All in Stage To Screen

Movie Musicals On the Stage: Part Two – What Is the Recipe for Success?

In the last “Music That Makes Me Dance” column, we explored movie musicals that did not successfully transfer to the stage. From Meet Me in St. Louis to The Little Mermaid, there have been more than a few titles that failed to ignite when they ventured a life upon the wicked stage. We surmised that the art of looking at a musical through the lens of a camera is not the same beast as the art of filling a theatre auditorium with the same story, songs and characters. No, the stage requires a different recipe for success altogether.

Movie Musicals On the Stage: What Is the Recipe for Success? – Part One

Those classic Hollywood musicals of the old studio system (particularly Metro-Goldwyn-Mayer) were, for many of us, our glorious introduction to the musical form. Our affection for the iconic moments and memorable songs in these cinematic masterpieces makes them ripe for the picking to transplant to the Broadway stage. Whether-or-not doing so does them any justice is another question altogether. We are often disappointed by the result; how do you effectively take what was artfully and intimately captured through a camera’s lens and reimagine it in the wider, more distant picture of the stage?

Bye Bye Birdie Live! Why This Is an EXCELLENT Idea!

Bye Bye Birdie opened on Broadway in 1960, a time when musical theatre began to move in new, more daring, directions. Bye Bye Birdie proved to be an innovative musical that introduced the idea of rock & roll music to Broadway audiences. Yes, the Charles Strouse (music) / Lee Adams (lyrics) score is mostly traditional musical theatre, but it did include three songs that were a pastiche of Elvis Presley-like numbers. Michael Stewart’s book is one of the most finely-crafted original stories ever to be shaped for Broadway: colorful characters, a compelling situation, a touch of ridiculous farce, romance, and a happy-ever-after ending. People often underappreciate how solid the story is because it seems so simple and easy, but the cause/effect relationship between characters and their actions is extremely complicated and well-justified. Marry this complexity of storytelling to a tuneful, often witty score, and Bye Bye Birdie really needs to be acknowledged for the fine piece of musical theatre that it is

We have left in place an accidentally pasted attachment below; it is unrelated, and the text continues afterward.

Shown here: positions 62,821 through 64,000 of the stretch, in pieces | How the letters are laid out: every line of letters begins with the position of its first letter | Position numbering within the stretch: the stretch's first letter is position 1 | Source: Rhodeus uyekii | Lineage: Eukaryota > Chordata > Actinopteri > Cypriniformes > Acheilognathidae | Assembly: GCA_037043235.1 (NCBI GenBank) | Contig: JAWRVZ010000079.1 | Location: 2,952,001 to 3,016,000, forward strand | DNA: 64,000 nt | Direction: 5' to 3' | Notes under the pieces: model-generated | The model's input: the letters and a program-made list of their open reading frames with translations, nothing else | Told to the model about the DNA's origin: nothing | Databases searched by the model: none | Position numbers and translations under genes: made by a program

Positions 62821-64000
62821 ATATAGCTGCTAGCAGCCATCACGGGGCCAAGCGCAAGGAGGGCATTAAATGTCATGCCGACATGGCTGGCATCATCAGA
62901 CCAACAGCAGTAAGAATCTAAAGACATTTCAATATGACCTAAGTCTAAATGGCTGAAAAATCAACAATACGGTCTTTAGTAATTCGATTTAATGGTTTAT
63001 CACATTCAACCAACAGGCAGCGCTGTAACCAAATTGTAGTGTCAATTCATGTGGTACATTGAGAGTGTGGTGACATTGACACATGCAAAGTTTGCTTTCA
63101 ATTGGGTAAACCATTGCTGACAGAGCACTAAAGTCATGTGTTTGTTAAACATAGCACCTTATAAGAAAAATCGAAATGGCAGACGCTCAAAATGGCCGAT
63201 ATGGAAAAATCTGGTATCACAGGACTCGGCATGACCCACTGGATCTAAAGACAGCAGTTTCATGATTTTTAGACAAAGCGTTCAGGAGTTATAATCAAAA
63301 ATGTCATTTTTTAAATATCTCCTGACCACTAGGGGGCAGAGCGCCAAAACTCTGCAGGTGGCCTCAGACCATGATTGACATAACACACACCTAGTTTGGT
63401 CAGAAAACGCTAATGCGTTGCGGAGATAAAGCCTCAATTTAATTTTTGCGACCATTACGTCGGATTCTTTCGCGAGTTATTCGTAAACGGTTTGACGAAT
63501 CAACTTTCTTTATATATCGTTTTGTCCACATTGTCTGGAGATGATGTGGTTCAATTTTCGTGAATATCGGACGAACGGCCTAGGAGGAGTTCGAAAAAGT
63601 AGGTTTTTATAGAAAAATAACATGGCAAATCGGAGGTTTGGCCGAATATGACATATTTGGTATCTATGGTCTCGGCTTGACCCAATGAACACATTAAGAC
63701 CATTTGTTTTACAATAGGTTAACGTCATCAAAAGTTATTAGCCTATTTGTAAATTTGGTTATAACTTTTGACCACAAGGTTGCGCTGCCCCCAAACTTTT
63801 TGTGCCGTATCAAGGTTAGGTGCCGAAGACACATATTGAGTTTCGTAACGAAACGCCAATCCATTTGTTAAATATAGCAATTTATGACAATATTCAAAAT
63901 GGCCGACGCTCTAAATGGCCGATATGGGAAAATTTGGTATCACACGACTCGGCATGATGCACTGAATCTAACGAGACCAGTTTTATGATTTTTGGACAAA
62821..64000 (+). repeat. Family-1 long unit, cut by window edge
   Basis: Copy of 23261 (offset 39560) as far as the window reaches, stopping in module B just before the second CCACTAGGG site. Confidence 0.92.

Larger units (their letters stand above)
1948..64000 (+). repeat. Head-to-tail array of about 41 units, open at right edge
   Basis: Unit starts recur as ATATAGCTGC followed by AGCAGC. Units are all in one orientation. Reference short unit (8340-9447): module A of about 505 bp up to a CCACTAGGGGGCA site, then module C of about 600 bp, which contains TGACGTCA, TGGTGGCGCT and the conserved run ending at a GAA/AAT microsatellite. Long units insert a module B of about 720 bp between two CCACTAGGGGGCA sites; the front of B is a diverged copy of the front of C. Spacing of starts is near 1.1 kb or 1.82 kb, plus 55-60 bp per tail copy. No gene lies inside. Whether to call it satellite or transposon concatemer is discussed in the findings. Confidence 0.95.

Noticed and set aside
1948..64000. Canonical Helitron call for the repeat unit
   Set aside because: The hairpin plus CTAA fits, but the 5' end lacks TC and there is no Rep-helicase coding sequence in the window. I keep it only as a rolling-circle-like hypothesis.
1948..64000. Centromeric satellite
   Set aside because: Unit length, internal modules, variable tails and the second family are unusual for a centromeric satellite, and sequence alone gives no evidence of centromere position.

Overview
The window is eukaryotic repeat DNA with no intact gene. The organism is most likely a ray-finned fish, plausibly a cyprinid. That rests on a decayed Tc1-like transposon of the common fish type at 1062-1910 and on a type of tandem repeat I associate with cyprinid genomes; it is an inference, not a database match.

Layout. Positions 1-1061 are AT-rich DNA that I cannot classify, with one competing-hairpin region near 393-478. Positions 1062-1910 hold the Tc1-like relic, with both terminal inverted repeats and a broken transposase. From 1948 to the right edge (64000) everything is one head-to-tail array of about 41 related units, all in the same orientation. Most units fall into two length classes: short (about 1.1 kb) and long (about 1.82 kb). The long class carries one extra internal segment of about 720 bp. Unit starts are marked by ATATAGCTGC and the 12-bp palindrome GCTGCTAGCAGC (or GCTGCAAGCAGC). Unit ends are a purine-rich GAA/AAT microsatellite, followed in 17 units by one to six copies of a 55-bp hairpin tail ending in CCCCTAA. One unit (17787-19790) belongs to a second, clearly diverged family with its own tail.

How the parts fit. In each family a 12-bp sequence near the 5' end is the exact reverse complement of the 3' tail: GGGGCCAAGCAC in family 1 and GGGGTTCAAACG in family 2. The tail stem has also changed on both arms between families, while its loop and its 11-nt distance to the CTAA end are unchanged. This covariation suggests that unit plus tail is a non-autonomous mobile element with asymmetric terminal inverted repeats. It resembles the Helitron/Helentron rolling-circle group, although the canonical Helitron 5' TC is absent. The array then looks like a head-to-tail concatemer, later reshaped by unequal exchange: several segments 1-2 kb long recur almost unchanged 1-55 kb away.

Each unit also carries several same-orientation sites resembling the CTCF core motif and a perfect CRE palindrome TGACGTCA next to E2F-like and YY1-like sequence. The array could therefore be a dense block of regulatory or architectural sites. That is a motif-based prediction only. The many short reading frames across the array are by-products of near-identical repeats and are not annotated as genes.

The Highlights (and Horrors) of Rocky Horror

My blog today was supposed to be an exploration of Broadway sequels, but I am going to have to postpone that to another day. No, time and space demand that I write a reaction to Fox Networks remake of The Rocky Horror Picture Show. Oh, how I wanted to love it (or at least like it) but this production sits on one like a bowl of slightly spoiled rice pudding sits in your stomach. It's not something I needed to begin with, and now I'm slightly nauseous for the experience.